Despite the ongoing uncertainty, solicitors could make money out of the leave vote.

And now, with the end of the summer break, the fun begins.

The serious arguments start about what the Brexit vote actually means (for instance, the Cabinet’s effort to work out whether voters were expressing a wish to leave just the EU or also the single market, or maybe just a part of it; the courts’ efforts to settle whether the government can trigger the Article 50 process on its own, or whether that poor overlooked institution called parliament must be involved).

It is a suitable time also to see how lawyers are faring.

So far, so good. If you look at the proliferating Brexit pages on the big law firms’ websites, it is clear that Brexit will provide excellent legal business for years to come.

I think there is indeed money to be made by someone in compiling a rating system for the information provided – a good Brexit guide, so that befuddled British businesses can know which is the most informative place to go for the answers to their complicated legal questions.

The pages are free to view and cover the expected areas like employment law, financial services, real estate, pensions, intellectual property law, and the use of English governing law in cross-border commercial contracts. Do they contradict each other? Do some omit chunks of significant law, and others make mistakes?

I have neither the time nor the legal expertise to crawl through the screeds of information. But I can tell you which one covers Brexit and climate change (Clifford Chance), or Brexit and energy (Herbert Smith). Mind you, much of the information is of the ‘we cannot say exactly what the impact will be, since it depends which model is chosen’ variety.

Even I, an ignorant non-expert, could have written that. In other words, the British people have spoken, but what exactly have they said? Doubtless, as we find out which part of the Tory party gains the upper hand, and therefore which model of independence we have really voted for, the guides will become more useful.

This positive news applies to lawyers in the UK. But what about UK lawyers and law firms in Brussels, one of whose principal areas is lobbying? Here the news may not be so good. There are continuing reports in the press about how the influence of Brits has fallen off a cliff in Brussels, so that even EU-wide lobbying companies don’t want to recruit a Brit because it doesn’t look good any more.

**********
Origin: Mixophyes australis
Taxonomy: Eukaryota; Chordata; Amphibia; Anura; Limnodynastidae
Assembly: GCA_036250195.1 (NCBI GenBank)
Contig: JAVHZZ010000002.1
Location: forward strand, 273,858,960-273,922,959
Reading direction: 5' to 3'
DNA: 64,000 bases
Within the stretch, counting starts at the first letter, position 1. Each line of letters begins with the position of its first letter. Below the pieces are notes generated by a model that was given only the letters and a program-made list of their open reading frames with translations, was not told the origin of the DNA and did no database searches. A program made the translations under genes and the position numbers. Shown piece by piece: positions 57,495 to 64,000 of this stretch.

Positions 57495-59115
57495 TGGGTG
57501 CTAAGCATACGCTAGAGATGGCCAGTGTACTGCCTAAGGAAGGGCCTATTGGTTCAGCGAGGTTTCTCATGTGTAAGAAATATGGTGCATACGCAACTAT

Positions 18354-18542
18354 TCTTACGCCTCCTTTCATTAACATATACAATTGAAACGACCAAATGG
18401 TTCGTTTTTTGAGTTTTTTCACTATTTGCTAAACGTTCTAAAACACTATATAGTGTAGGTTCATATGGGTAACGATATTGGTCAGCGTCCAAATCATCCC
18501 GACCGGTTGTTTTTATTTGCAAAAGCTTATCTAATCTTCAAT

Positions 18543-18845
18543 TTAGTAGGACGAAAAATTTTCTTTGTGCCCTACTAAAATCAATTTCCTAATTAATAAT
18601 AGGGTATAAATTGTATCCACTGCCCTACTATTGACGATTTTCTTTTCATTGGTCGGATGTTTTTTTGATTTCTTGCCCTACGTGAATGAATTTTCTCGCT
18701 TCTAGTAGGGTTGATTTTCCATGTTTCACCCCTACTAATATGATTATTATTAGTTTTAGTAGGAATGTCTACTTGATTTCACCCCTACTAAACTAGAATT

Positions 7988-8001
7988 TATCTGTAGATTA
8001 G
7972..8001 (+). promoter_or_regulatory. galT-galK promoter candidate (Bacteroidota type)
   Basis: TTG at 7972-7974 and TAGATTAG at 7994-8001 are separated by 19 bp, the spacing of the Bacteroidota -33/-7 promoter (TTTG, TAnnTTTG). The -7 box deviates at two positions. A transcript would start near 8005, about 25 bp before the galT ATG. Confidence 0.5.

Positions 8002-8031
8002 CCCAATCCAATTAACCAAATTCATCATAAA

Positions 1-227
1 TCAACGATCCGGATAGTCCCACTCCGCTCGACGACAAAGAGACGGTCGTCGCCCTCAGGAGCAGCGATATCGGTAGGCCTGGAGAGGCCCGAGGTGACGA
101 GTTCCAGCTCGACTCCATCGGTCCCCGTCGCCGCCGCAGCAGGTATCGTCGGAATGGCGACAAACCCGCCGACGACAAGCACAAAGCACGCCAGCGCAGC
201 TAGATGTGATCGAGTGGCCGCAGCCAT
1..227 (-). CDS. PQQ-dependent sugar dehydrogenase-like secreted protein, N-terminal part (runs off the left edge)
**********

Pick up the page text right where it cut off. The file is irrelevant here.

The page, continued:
Who will listen seriously to a national of a country that has voted to leave? There are reports, too, that British businesses don’t want to be represented by British lobbyists, because they think that their chances are improved by continental lobbyist representatives.

There is the same rush in Brussels by UK nationals for foreign passports, as seen in the UK itself. Those I have spoken to who can’t claim a foreign granny are opting for Belgian nationality (five years’ residence, the ability to speak French, Flemish or German, and evidence of integration). Is this the first time in our history that British people have so desperately sought a non-British citizenship?

I don’t believe that the impact on British law firms, if any, will be long-term. After all, there have been American law firms lobbying in Brussels with great success for decades, and their jurisdiction is not a member. This is a blip caused by the shock of the vote. It will wear off.

I also think that, once the negotiations are over, we will not see any impact on the ability of UK law firms to do business in Brussels (and probably elsewhere in the EU). Strictly, the answer depends on the outcome of the single market deal. But it is inconceivable at present that established law firms will be chucked out – just as EU and UK nationals will almost certainly not be told to leave wherever they have settled.

The American example is again useful: there are US law firms in all the big EU commercial centres, and the relevant bars have already come to arrangements regarding a non-EU presence.

In the immediate aftermath of the vote, the current president of the Council of Bars and Law Societies of Europe (CCBE) issued a statement, headed ‘Confraternity’. It expressed a sentiment which reflects the likely future for lawyers: ‘Whatever happens, the UK remains geographically linked to Europe.

‘This vote must not mark the sunset of the European project, or beyond that, the end of a particular idea of civilisation. For us at the CCBE, this does not change anything. British lawyers remain, regardless of a vote, our colleagues. Confraternity is a professional and personal friendship that cannot be altered.

‘We will always find adequate solutions so that our British colleagues will have their rightful place within the CCBE.’

Jonathan Goldsmith is a consultant and former secretary-general at the Council of Bars and Law Societies of Europe, which represents around a million European lawyers through its member bars and law societies. He blogs weekly for the Gazette on European affairs